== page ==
The Eurocopter EC665 Tiger is a four-bladed, twin-engined attack helicopter manufactured by Eurocopter (now Airbus Helicopters), the successor company to Aérospatiale’s and DASA’s respective helicopter divisions. Following their languages, in Germany it is known as the Tiger; in France and Spain it is called the Tigre. The Tiger helicopter was developed for France and Germany in three configurations, UHT multi-role fire support for the German Army and HAD multi-role combat and HAP combat support for the French Army. The Tiger HAD is capable of undertaking a wide range of combat missions, including armed reconnaissance and surveillance, anti-tank and close air support, escort and protection of friendly assets; and can operate during day or night in all-weather conditions, and has been designed to include operations in the aftermath of nuclear, biological, or chemical warfare. The attack helicopter has proven its capabilities during operational deployments in Afghanistan, the Central African Republic, Libya and Mali.
The Tiger HAD has the distinction of being the first all-composite helicopter developed in Europe; even the earliest models also incorporate other advanced features such as a glass cockpit, stealth technology, and high agility to increase its survivability. The fuselage of the Tiger is made from 80% carbon fibre reinforced polymer and kevlar, 11% aluminium, and 6% titanium. The entire tail section is made of composites, including the single section tail boom. The rotors are composed of a fibre plastic composite material able to withstand combat damage and bird strikes. Improved variants have since entered service, outfitted with more powerful engines and compatible with a wider range of weapons. Amongst the Tiger’s notable qualities, it possesses very high levels of agility, much of which is attributed to the design of its 13-meter four-bladed hingeless main rotor; the Tiger can perform full loops and negative g manoeuvres. The Tiger can also be used in the maritime environment, able to operate from the decks of ships including frigates and during extreme weather conditions. Power is provided by a pair of FADEC-controlled MTU Turbomeca Rolls-Royce Enhanced MTR390 engines turboshaft engines.
Avionics incorporated on the Tiger HAD are the EUROGRID battlefield management and digital map display systems, integrated radio and satellite communications and data transfer links, an IFF transponder/interrogator, and a high-authority 4-axis digital automatic flight control system. With its tandem-seat glass cockpit layout, both the pilot in the forward position and the aft-seated gunner can manage the weapon systems and primary flight controls, switching roles if necessary. French Army Tiger HAD Attack Helicopter[/caption]Each crew member’s pair of multifunction LCD displays is used to display sensor data and information on internal systems, as well as to interact with the aircraft’s systemThe gyro-stabilised roof-mounted sight has a TV camera, thermal imager, laser rangefinder, laser designator, and a laser spot tracker capable of simultaneously following up to four targets. In addition, the Tiger HAD has combat external fuel tanks for longer mission flight times, an extended flight domain in which Spike and Hellfire anti-tank missiles can be fired, and digital communications for the modern digitised battlefield. The Tiger HAD Block 2 helicopters are also “navalised,” allowing operations from ships and in maritime environments.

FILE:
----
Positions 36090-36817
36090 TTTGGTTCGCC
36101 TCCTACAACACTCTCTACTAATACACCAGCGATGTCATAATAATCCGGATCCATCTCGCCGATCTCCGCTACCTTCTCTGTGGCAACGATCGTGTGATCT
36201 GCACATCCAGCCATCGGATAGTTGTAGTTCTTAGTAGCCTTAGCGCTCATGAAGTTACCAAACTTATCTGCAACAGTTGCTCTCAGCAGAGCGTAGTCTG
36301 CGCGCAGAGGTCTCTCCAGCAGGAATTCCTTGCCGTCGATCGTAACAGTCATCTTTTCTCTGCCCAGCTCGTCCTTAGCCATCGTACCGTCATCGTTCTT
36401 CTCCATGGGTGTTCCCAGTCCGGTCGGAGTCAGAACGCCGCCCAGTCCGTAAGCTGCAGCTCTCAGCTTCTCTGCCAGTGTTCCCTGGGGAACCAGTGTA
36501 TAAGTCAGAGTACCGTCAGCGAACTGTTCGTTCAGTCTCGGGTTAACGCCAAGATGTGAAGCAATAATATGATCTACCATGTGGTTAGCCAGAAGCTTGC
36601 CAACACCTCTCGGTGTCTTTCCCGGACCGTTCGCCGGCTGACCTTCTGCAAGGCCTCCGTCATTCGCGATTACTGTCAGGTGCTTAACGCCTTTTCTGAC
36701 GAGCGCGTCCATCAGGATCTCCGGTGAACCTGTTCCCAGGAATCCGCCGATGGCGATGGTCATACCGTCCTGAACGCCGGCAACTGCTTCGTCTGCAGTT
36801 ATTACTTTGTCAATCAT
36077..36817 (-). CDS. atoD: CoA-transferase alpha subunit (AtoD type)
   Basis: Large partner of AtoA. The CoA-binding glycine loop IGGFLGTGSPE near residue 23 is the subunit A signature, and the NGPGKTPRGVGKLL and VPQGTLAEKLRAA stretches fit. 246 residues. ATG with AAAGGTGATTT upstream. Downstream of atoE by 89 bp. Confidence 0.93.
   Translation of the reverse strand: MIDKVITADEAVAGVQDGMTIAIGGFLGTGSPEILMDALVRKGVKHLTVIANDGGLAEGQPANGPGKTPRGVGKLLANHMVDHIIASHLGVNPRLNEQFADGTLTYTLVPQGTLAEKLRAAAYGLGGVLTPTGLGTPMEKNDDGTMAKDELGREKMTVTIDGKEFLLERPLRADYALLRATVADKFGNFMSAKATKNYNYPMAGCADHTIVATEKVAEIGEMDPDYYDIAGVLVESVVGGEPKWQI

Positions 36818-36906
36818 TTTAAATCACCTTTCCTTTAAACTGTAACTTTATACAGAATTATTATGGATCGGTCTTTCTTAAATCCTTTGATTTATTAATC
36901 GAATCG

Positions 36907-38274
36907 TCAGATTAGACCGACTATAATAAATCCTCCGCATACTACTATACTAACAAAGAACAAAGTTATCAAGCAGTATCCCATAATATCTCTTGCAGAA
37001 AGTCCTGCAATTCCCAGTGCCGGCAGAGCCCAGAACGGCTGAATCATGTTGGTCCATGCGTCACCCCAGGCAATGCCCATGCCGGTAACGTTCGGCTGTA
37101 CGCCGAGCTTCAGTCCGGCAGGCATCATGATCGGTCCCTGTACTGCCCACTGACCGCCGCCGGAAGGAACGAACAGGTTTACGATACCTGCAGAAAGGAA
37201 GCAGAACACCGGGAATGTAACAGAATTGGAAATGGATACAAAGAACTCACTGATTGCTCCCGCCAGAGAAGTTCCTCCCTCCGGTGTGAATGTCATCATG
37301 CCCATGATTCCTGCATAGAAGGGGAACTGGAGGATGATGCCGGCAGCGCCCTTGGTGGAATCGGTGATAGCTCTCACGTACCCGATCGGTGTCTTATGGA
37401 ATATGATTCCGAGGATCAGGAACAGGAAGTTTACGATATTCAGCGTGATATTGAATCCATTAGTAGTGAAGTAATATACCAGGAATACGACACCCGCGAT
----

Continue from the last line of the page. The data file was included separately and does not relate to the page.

French Tiger HAD helicopters are armed with eight Lockheed Martin Hellfire II air-to-ground missiles. Hellfire II has a semi-active laser seeker and range of over 8km. Spanish HAD is armed with Rafael Spike-ER air-to-ground missiles, license-built by General Dynamics Santa Barbara Sistemas. The Tiger HAD’s Nexter (formerly Giat) 30mm cannon turret is one of the most accurate and lethal weapons of its type, thanks to the efficient fire control system. The gun is linked to both the roof- and the helmet-mounted sights, enabling quick and easy target acquisition. Total ammunition capacity is 450 rounds, with a firing rate of 750 rounds per minute. 68 mm or 70 mm unguided rockets can be swapped in place of the other weapon types without changes to the helicopter’s fixed parts. Capacity is up to 68 for the 68 mm rockets, and 52 for the 70 mm rockets. The Hellfire laser-guided and Spike ER electro-optical or fiber optics-guided air-to-ground missiles are qualified on the Tiger HAD, with both capable of 8,000 metre ranges in self-designation mode. Four “fire and forget” Mistral air-to-air missiles and the Nexter 30M781 30 mm turreted gun give the Tiger HAD a powerful air-to-air combat capability.